Because of confidentiality agreements, PBGC would not reveal how much money was put into the plan from the sale. PBGC officials anticipate more money will come into the plan when an Olan Mills company wraps up its affairs, but it will be much less than the sale proceeds.

According to PBGC, Olan Mills officials came to the PBGC early in its sale negotiations with Lifetouch. PBGC said it then worked with Olan Mills to come to the agreement regarding the pension fund.

While the Olan Mills plan was underfunded, it was in compliance with government-regulated minimum levels of pension funding, according to the agency.


Olan Mills II, the longtime former chief of the company, said in a telephone interview recently that he believes all Olan Mills retirees and former workers in the plan will receive what they're entitled, through he admitted he is unsure of some specifics of the deal with PBGC.

"I felt satisfied with the arrangement we were able to make," he said.

However, Mills said he was surprised at PBGC's calculations of a $41.2 million shortfall.

"They're in the business of making themselves look good," Mills said. "We assumed we were much closer (between pension plan assets and liabilities)."

According to PBGC, its calculations regarding the value of a pension fund are different from a company's. Companies look at their funds as ongoing entities while PBGC examines them as terminated plans, according to the agency.


Mills said the Olan Mills pension plan has been underfunded for some time and the situation worsened when the stock market crashed in 2008.

He said the company put in the extra funds after the sale to try to catch up, though it didn't have enough money to make up the entire shortfall. Mills said other proceeds from the sale were used to pay additional company bills.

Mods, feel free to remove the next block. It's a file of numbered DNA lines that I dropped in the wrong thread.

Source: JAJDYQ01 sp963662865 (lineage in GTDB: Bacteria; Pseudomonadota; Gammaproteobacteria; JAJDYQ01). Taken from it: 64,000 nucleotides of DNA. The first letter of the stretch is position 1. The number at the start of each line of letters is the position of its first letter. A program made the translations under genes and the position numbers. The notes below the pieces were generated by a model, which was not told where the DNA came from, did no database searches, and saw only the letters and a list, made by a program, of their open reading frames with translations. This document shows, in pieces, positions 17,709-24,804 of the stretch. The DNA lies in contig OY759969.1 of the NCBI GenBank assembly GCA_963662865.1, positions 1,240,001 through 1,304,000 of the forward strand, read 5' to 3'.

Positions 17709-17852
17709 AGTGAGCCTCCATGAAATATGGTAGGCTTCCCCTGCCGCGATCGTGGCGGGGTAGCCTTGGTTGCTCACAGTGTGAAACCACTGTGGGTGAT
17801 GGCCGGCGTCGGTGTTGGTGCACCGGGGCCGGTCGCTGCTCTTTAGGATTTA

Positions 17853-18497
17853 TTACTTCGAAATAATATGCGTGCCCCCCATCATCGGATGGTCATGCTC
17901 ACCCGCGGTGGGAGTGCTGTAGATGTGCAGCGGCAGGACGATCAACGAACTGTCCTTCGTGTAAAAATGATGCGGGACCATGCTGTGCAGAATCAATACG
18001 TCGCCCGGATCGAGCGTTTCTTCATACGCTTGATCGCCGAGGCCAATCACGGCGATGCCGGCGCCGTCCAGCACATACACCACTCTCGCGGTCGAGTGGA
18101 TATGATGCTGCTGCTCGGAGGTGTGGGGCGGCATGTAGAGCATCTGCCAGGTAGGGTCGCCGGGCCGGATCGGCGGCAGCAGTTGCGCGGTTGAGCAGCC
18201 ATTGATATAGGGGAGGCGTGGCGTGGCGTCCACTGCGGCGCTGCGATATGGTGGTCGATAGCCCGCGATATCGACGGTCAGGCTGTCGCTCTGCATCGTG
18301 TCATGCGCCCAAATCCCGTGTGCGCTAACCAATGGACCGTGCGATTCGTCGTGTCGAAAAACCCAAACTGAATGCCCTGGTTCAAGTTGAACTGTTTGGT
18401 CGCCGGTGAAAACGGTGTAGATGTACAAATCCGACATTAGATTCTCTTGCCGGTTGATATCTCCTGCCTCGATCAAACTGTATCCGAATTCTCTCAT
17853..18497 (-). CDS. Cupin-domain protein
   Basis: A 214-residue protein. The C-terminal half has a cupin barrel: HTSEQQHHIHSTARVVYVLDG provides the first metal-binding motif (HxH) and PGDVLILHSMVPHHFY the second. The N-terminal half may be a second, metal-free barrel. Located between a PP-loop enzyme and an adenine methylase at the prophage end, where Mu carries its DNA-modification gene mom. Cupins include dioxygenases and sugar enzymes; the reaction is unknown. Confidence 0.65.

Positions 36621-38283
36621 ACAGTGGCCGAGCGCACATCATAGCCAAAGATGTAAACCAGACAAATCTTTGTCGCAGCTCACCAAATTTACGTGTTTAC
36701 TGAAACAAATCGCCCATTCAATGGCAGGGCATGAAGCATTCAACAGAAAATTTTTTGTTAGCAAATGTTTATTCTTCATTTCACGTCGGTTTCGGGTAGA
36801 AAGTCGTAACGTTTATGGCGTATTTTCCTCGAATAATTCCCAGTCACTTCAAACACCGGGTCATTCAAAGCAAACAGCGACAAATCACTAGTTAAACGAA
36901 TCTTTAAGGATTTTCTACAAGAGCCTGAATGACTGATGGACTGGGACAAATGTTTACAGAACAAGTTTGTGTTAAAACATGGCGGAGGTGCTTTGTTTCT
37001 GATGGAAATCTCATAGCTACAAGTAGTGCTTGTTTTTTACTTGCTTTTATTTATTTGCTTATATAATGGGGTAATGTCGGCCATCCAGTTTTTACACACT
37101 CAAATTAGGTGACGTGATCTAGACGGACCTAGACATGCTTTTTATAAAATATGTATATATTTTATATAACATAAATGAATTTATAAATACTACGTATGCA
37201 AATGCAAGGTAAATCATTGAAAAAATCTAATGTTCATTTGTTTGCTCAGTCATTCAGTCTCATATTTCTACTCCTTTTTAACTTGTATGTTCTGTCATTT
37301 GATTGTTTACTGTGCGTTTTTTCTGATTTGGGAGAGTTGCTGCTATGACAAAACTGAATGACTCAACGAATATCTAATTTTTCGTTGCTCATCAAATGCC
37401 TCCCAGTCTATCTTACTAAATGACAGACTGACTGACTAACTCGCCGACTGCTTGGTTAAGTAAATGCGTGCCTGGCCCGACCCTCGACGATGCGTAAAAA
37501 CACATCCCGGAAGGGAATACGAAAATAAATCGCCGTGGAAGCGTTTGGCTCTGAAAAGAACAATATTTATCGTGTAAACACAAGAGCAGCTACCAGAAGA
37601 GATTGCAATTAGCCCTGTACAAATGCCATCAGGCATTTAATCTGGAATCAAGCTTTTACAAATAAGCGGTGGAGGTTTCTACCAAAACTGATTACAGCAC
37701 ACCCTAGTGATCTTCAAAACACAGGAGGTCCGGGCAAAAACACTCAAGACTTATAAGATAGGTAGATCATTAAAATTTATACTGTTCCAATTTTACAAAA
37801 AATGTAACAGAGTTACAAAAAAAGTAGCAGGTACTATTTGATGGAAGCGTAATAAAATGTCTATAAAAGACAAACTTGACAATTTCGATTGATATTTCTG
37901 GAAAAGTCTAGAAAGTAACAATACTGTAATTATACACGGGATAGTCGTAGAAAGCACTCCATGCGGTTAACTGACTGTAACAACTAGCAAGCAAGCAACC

He wouldn't say how much the company put into the plan. The sales price of his family-owned portrait studio to Lifetouch wasn't revealed.

Mills also said he has heard criticism about significant contributions he gave to Democratic Party causes just months before the November 2011 sale and the termination of the pension plan.

According to the Federal Election Commission, Mills in June 2011 gave $35,800 to the Obama Victory Fund, which supports President Obama's 2012 re-election bid, and then $30,800 to Democratic National Committee Services Inc., the organizational and fundraising power behind the party.

The longtime supporter of Democratic candidates bristled when asked about making political contributions while the pension plan is underfunded.

"I gave to the United Way ... the Hunter [Museum of American Art]. I give to a lot of things," he said. "I'm supposed to stop?"


PBGC doesn't use taxpayer money to pay the pension obligations it assumes. It uses proceeds of investments as well as insurance premiums paid by companies that sponsor pension plans.

However, some worry about PBGC as it assumes more terminated plans. Its growing deficit has heightened concerns that taxpayers ultimately will need to cover the shortfall.

Hopkins said the 2008 economic crash and low interest rates have delivered a blow to many pension plans.

Last year, PBGC ran the biggest deficit of assets versus liabilities in its 37-year history at $26 billion.

In 2011, PBGC took on 152 underfunded and terminated pension plans. It now is responsible for the retirement benefits of about 1.5 million people, according to the agency.

Nancy Hwa of the Washington, D.C.-based Pension Rights Center, a consumer group aimed at protecting the retirement security of Americans, said other pension plans have been and are funded worse than the Olan Mills plan.

She cited American Airlines, which filed for bankruptcy protection late last year. According to PBGC, American Airlines' four defined benefit plans have assets of $8.3 billion and liabilities of $18.5 billion.

Lifetouch purchased some but not all of the assets of Olan Mills, such as the pension plan and real estate.

"They didn't want to take on the pension or any other liability," Mills said. Kelvin Miller, Lifetouch's corporate vice president of communications, said the Olan Mills pension plan wasn't its to assume.

"It was created ... by previous ownership. It was their responsibility to carry out," he said.

Miller said Lifetouch is a 100 percent employee-owned company whose employee stock ownership plan provides funds for retirement.